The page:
“In Java alone, they secure 99% of the market share, making it difficult (for other producers) to avoid the market system they create,” REI chairman Teguh Satria said.
He said state-owned cement maker PT Semen Gresik, PT Holcim Indonesia and PT Indocement, which hold over 88% of the market share between them, were capable of controlling cement prices in the country.
KPPU chairman Benny Pasaribu also questioned the fact that domestic cement price was higher than that in other countries such as Malaysia, China and India.
In 2008, cement price in Indonesia reached $91 per ton, compared to $75 per ton in Malaysia and China and $67 per ton in India.
“There is discrimination in price; the price for export is cheaper than the price for domestic consumption. It might be a dumping practice, but since it is controlled by the same companies, no one complains,” Pasaribu said.
Krakatau Steel sets $381M loan deal
State-owned steel producer, PT Krakatau Steel, is set to snap up as much as $381 million in loans this year from state-owned bank PT Bank Negara Indonesia, to help expand and boost productivity, officials said Monday, The Jakarta Globe reported.
“Krakatau has a plan to develop its factories, as well as improve its technology to reduce energy costs at its power plants,” said Muhammad Said Didu, secretary of the State Ministry for State Enterprises.
Krakatau will receive the cash loans for its capital expenditure, and a non-cash loan, or credit line, worth $326 million and $55 million respectively for revamping iron and steel mills.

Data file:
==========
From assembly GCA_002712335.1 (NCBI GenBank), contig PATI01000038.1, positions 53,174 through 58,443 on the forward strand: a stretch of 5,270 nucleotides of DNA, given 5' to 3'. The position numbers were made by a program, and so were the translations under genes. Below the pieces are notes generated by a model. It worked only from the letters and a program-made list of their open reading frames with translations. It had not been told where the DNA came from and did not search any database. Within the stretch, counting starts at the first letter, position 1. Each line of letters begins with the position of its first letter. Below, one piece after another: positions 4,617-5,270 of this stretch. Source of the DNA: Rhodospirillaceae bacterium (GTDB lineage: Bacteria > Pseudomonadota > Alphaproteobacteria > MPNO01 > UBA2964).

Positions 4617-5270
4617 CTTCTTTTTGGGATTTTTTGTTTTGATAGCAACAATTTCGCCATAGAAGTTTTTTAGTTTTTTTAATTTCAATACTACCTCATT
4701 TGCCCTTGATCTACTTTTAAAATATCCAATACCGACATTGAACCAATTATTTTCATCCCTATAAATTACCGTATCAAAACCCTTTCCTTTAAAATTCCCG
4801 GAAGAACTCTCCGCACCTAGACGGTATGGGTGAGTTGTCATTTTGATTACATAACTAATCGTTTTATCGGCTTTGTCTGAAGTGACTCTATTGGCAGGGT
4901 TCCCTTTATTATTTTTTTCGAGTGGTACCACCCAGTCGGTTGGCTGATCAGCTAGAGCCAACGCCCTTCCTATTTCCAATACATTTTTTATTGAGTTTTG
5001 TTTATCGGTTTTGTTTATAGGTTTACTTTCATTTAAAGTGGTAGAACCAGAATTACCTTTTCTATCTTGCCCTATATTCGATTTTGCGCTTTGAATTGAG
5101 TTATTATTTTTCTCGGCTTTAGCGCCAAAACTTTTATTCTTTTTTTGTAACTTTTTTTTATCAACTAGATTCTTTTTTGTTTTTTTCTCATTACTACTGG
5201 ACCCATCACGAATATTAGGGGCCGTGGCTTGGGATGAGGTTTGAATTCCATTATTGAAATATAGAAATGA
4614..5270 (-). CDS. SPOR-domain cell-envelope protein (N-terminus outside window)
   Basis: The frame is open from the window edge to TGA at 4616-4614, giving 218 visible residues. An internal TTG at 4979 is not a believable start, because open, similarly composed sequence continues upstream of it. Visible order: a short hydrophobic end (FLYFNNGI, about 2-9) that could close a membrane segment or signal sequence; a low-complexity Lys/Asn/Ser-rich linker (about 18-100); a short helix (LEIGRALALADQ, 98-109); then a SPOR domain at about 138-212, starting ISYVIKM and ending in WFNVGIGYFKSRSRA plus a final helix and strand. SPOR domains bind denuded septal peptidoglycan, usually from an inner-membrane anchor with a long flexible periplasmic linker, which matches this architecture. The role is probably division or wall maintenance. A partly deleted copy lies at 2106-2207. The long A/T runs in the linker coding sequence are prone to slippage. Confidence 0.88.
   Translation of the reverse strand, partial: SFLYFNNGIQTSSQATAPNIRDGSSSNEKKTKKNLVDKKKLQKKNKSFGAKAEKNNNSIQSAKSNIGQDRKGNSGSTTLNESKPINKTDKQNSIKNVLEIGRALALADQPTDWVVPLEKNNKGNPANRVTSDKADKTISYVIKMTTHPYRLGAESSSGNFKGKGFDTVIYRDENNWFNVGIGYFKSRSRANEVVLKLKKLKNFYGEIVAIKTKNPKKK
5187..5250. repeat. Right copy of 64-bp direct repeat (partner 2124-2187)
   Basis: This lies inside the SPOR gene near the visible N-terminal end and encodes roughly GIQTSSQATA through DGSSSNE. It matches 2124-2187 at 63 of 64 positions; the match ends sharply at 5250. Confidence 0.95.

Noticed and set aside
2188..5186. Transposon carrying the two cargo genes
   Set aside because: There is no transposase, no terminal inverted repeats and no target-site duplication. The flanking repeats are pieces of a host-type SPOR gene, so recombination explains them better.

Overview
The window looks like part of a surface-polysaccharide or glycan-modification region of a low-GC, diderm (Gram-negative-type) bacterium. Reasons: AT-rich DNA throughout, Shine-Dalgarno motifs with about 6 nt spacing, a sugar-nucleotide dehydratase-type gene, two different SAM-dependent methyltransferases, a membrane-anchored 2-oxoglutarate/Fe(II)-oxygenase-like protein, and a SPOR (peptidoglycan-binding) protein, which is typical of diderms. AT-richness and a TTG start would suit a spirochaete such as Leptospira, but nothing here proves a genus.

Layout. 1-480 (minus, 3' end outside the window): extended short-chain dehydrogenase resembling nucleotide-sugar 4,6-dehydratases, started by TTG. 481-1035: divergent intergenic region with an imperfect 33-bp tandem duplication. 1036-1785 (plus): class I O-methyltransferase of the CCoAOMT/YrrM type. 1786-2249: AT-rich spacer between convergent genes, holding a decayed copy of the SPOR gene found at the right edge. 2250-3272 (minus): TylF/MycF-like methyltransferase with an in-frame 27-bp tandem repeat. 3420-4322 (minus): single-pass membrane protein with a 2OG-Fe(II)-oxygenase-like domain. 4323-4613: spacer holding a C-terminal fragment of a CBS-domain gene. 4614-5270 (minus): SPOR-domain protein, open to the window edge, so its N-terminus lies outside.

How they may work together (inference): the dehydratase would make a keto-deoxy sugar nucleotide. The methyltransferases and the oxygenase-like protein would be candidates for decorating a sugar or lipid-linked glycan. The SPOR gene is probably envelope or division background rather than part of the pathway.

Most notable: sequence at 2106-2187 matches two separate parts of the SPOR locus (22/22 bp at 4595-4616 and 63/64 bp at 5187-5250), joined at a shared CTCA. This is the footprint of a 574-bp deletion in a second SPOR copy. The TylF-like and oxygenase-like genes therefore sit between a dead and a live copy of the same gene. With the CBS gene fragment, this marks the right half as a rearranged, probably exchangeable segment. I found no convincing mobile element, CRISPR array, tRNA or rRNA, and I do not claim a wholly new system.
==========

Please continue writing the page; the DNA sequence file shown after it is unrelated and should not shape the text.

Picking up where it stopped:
Krakatau, the biggest contributor of state enterprise dividends from the manufacturing sector, is allocating Rp2.72 trillion this year for capital expenditure, an increase of 320% from the Rp647 billion it spent in 2008.
Excelmindo posts $30M Q1 loss
Publicly-listed cellular phone operator PT Excelcomindo Pratama suffered a loss of Rp306 billion ($30 million) in the first quarter of 2009 due to the global economic crisis, Asia in Focus reported on Wednesday.
"Much of the loss resulted from the US dollar's exchange rate which strengthened (against the rupiah) in the first quarter," Excelcomindo president director Hasnul Suhaimi said.
He said the US dollar's exchange rate was below Rp11,000 a dollar at the end of 2008 and rose to more than Rp11,000 a dollar at the start of 2009 until the end of the first quarter.
As a result, Excelcomindo`s exchange rate losses in the first quarter jumped to Rp306 billion from Rp15 billion in late 2008, he said.
Banks’ profit up 21.9% in Q1
The country`s banks recorded an increase of 21.9% or Rp16.091 trillion in profit in the first quarter of 2009, Bank Indonesia (BI) said, Antara reported.
"Although they were under pressure because of the global crisis, some could still make profit in the period," BI deputy governor Muliaman D Hadad said on Wednesday.
Hadad said the situation in the next one to two years would still be difficult. "Credit expansion remains flat," he said.
The industry is still annoyed by burdens like increasing tendency in non-performing loans (NPLs), capital and credit problems and others.
Based on BI data, NPLs by March 2009 reached 4.5% up from 3.8% by the end of 2008.
Hadad also said although the banks were facing the effects of the global crisis they could still perform relatively well in 2008. He added that the profit of 123 banks in 2008 reached Rp30.6 trillion, lower than Rp35 trillion recorded in the previous year.
BNI to launch separate shariah unit this year
The country’s fourth-largest lender by assets, PT Bank Negara Indonesia (BNI), plans to set up its shariah banking business as a separate unit later this year, an executive said on Thursday, Reuters reported.